Denver Broncos: Is All The Bad Luck A Blessing?
Where do we begin? The Denver Broncos have had a tumultuous offseason, to say the least. First it was the fax machine debacle that saw Elvis Dumervil leave for the Baltimore Ravens. Then the drunk round table started with executives Matt Russell and Tom Heckert arrested for D.U.I.
Training camp started, and it couldn’t come soon enough for the franchise who just wanted to concentrate on football.
Even more bad luck, injuries to a bevy of players have thinned out the Broncos’ depth chart to a worrisome point.
And of course there is Von Miller. Miller is arguably the Broncos’ most important player not named Peyton Manning. Miller, as we know, has been suspended for the first six games of the season for violating the leagues substance abuse policy.
These things have had a major effect on the Broncos, and what looked like a promising season ahead has been replaced with questions, and plenty of them.
How will the Broncos generate a pass rush? Will they be able to protect Manning? Is the secondary, once considered the deepest area of the team, now in trouble with Champ Bailey and Dominique Rodgers-Cromartie hobbling?
Did the suspensions of Russell and Heckert have a negative affect on football operations?
There is a black cloud hovering over Dove Valley (Broncos’ training camp home) this summer, one that looks like it’s filled with a big bad storm.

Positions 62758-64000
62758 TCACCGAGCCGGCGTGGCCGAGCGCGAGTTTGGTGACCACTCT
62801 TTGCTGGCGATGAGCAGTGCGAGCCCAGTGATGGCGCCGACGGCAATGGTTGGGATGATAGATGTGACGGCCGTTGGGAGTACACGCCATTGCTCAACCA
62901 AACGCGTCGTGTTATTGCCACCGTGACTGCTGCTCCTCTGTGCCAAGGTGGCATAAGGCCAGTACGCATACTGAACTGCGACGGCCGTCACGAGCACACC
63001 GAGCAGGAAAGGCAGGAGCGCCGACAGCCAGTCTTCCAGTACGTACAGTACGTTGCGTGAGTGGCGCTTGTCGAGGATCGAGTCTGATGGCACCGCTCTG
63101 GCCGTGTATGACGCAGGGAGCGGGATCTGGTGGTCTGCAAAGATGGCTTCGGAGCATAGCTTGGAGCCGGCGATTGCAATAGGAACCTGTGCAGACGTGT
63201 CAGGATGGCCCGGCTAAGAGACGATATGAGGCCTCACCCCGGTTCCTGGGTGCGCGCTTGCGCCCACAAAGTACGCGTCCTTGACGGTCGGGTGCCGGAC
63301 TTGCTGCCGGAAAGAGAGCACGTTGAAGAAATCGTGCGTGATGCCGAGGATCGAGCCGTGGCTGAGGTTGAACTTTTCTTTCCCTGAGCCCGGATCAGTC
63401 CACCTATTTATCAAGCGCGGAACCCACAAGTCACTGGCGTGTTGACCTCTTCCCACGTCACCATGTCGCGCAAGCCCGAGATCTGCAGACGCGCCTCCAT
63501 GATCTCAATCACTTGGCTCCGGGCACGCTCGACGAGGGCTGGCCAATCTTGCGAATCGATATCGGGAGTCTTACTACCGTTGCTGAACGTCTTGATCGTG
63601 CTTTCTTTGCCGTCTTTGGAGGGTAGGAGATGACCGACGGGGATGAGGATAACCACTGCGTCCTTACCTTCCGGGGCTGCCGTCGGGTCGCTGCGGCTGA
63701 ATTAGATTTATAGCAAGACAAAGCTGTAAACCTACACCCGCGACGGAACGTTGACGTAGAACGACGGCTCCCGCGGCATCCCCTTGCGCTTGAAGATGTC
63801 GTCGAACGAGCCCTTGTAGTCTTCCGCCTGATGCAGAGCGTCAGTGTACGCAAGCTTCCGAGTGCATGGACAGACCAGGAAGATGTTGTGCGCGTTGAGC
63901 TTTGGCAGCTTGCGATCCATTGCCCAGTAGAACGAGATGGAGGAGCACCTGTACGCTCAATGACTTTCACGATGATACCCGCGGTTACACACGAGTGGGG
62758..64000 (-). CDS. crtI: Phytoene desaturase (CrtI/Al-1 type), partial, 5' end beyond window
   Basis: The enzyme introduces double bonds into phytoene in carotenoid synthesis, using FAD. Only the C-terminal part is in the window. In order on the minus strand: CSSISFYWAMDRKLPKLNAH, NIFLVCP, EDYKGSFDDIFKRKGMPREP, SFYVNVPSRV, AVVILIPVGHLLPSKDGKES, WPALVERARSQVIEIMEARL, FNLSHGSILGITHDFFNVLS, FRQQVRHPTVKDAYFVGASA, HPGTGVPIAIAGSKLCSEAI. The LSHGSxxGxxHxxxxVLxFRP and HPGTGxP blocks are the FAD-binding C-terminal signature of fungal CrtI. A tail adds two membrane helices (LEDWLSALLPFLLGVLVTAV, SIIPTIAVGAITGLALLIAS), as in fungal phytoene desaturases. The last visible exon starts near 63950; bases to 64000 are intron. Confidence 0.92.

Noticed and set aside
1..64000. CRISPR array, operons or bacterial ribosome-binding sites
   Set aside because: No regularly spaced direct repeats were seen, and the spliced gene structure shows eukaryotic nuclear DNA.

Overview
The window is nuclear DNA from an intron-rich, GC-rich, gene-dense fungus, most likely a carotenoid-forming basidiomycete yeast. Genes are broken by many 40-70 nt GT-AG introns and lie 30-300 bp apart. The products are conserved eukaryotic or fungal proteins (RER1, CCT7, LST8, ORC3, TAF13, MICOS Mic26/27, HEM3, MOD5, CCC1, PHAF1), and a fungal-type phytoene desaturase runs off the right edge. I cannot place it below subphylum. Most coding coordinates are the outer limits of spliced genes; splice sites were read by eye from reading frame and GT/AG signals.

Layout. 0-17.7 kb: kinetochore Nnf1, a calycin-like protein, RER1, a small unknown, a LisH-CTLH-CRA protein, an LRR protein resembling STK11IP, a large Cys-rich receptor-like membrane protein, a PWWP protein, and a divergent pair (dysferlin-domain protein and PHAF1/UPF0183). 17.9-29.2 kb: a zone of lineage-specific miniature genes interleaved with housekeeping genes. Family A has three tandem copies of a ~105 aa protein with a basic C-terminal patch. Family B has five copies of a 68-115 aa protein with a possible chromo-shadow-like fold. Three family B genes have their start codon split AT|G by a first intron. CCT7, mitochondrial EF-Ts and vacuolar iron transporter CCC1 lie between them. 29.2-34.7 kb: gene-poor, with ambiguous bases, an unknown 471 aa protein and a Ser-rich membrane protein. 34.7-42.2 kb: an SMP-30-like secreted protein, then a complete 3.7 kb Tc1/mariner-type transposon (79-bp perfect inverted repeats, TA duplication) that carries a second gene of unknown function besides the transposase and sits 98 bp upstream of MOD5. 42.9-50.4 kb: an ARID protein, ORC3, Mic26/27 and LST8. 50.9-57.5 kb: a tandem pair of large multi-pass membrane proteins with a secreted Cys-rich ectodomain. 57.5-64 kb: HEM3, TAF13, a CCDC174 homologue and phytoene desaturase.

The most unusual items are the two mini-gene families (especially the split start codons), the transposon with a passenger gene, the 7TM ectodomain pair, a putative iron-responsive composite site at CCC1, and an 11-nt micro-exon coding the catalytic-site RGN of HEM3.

Can it be that there is a rainbow at the end? Can it be that these distractions can actually propel the Broncos to the Promise land?
One only has to look at the past three Super Bowl Champions to realize it doesn’t matter what happens in the summer, or in September, October, November and December either. To a degree the regular season is important, but what really matters is what happens come January.
How is this relevant to the 2013 Broncos?
Consider the problems each team had before winning the prize.
Last years’ Ravens went into a swoon, losing four out of their final five games, and had to replace offensive coordinator Cam Cameron with Jim Caldwell along the way. So not only were the Ravens losing, they had to adjust their offensive philosophy. Ray Lewis‘ impending retirement brought the team together at just the right time, and the rest is history.
The 2011 Giants were in a similar situation, losing four out of five in November and December. There were rumblings that some of the players wanted head coach Tom Coughlin to be fired. Alas, the team put together a run for the ages, with two road playoff wins (preceded with a home win over the Atlanta Falcons) before beating the New England Patriots in the Super Bowl.
The 2010 Packers problems were not as severe as the Giants or Ravens, but they did suffer a slide late in the year which saw them lose three out of four games.
As it relates to the Broncos, it doesnt matter what happens in the summer. Miller will be back. Bailey and other injured players will be back. The front office is already back, and once the Broncos start to play football, the offseason from hell will be long forgotten.
Denver has too much leadership with Manning and coach John Fox to let these distractions dictate their season. Overcoming things like this tend to bring a team together, and this can be exactly what the Broncos need moving forward.
All is not lost for the Broncos.
It’s not where we begin, but where we end.
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